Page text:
There’s good debt and bad debt.
Of course, having no debt at all is ideal, but often, to have what you want in life, you sometimes have to borrow money.
Mortgage debt is among the good kind. As you pay it down, you are paying a part of it to yourself in the form of equity in your home. The more you pay down, the greater the equity. As a bonus, you are living in your house, too, so there’s an absence of rent payments. When your house is completely paid off, you essentially are living there for free.
In this economic milieu, when you sell a house, it’s not an automatic profit. But if you HAVE to sell your house, one of the considerations is that for however long you’d lived in your house, you didn’t pay rent – all of which goes into someone else’s pocket.
College loan debt used to be considered good debt. You were getting money for an education that ultimately was going to lead you to a better job than if you hadn’t gone to college. It made college available to non-wealthy families.
But Carolyn Thompson, reporting for the Associated Press, asserts that student loan debt is widening the gap between rich and poor. Her article ran in the March 30, 2014, edition of The Tennessean newspaper in Nashville.
Thompson’s point: those who came out of college with lots of debt – roughly 37 million people saddled with $1 trillion in debt – will have a hard time catching up with the wealth of their peers who graduated with no debt at all. In short, those from wealthier families, long term, will have a leg up financially on their cohorts that were forced to borrow to go to school.
Looking at the big picture, a college education isn’t what it used to be. Decades ago, a college education gave you a shot at jobs that those who didn’t graduate or finish college wouldn’t get. Companies hired raw brains, and trained them for the jobs they wanted them to do.
Today, some of those degrees we cherished years ago are almost worthless in terms of job opportunities. You may have studied what you loved, or found your passion in, say, the arts, but converting that to economic advancement can be difficult.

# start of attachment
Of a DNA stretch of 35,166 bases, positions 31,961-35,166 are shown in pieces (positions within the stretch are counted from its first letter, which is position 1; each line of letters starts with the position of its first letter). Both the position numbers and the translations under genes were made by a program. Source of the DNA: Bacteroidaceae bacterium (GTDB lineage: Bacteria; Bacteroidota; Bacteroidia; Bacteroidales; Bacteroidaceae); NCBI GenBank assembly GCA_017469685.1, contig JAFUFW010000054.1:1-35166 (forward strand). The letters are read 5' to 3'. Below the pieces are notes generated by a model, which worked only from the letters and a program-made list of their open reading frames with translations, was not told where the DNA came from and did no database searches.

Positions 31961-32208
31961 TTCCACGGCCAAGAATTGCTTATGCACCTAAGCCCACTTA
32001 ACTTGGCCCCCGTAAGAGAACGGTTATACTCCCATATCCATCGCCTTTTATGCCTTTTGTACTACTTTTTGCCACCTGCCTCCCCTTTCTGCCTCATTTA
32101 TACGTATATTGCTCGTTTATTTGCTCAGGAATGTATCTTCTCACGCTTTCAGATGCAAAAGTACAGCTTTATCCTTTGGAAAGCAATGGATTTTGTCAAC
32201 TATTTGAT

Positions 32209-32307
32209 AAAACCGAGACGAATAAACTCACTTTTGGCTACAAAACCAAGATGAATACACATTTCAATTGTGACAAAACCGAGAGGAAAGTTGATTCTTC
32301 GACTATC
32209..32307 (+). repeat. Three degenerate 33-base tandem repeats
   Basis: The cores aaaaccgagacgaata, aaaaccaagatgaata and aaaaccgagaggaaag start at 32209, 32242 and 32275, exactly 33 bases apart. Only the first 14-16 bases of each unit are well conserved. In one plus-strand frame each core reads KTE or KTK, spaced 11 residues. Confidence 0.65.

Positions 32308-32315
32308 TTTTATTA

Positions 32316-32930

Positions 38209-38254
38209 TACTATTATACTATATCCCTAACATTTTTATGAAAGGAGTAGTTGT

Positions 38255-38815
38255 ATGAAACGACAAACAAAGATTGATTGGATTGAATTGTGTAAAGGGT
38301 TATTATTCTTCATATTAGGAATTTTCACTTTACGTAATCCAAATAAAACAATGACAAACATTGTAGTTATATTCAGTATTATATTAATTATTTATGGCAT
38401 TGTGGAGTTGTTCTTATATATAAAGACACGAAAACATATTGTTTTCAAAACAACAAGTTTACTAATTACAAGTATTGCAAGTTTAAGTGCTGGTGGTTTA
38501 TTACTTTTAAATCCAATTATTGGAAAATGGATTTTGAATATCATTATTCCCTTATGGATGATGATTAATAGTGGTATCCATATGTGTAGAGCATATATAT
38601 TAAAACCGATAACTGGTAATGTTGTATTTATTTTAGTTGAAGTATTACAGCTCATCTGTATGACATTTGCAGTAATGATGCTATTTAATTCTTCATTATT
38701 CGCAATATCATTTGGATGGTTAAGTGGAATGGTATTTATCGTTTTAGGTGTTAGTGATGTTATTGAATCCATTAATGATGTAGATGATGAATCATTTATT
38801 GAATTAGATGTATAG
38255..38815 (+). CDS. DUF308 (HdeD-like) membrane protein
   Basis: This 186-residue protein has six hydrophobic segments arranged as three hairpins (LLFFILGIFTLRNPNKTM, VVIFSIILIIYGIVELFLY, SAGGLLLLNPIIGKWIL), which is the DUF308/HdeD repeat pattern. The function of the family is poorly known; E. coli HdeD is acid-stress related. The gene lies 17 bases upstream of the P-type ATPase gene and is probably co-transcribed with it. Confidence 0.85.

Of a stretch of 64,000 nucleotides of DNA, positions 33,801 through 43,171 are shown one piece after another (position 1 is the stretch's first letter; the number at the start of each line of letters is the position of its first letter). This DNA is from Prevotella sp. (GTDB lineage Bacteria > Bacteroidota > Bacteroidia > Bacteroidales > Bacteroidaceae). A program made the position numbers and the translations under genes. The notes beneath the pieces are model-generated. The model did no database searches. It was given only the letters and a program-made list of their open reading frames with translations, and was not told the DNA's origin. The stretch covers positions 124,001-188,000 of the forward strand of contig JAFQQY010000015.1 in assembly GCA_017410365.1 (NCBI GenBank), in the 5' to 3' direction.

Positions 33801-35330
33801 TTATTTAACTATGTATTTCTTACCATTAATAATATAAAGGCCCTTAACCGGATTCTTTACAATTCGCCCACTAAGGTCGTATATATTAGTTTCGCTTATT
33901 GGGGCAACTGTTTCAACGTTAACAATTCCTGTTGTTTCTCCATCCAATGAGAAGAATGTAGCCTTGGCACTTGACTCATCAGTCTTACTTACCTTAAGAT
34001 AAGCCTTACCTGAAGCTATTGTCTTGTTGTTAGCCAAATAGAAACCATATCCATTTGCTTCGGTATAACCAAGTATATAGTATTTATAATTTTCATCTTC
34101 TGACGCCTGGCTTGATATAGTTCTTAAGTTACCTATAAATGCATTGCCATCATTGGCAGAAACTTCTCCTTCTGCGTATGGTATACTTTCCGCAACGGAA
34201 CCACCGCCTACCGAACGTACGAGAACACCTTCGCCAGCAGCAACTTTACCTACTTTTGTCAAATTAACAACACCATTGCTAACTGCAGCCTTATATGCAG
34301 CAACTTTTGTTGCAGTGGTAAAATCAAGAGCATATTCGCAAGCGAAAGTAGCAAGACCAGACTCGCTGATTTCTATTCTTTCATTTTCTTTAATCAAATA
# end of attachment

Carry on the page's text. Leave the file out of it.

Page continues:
Therefore, if you borrowed money to study what you love, or to find your passion, you need to do something to pay back all that debt. Unemployment, or constant job hunting, isn’t going to make that debt go away. Even if you get a good job out of college, as Thompson asserts, you’ll still have a potential six-figure debt out of the gate. Those years it takes to catch up to your debt-free peers may find you not getting a mortgage for the house you want, and having to settle for a lesser lifestyle for a long time. It could keep you from starting young to save for retirement.
In short: if you have to borrow money to go to college, you had better find it all worth it, regardless of what you study. You may come out an expert on Shakespeare’s works, but you could be making a living pouring coffee. Though there’s nothing wrong with having smart coffee pourers, you won’t be paying down your debt quickly, and may have little in savings at age 60.
There are numerous solutions to this problem, besides skipping college altogether. If you are not college material, don’t fret. There are other ways to make money. For one of the best, visit www.bign.com/pbilodeau . You may find a way to earn a substantial income without interfering with your academic loves or passion. If it fits you, and you start before college, you could have a financial leg up on all your peers.
As radio talk show host and financial expert Dave Ramsey might advise: don’t let debt be your financial death.
There’s good debt and bad debt.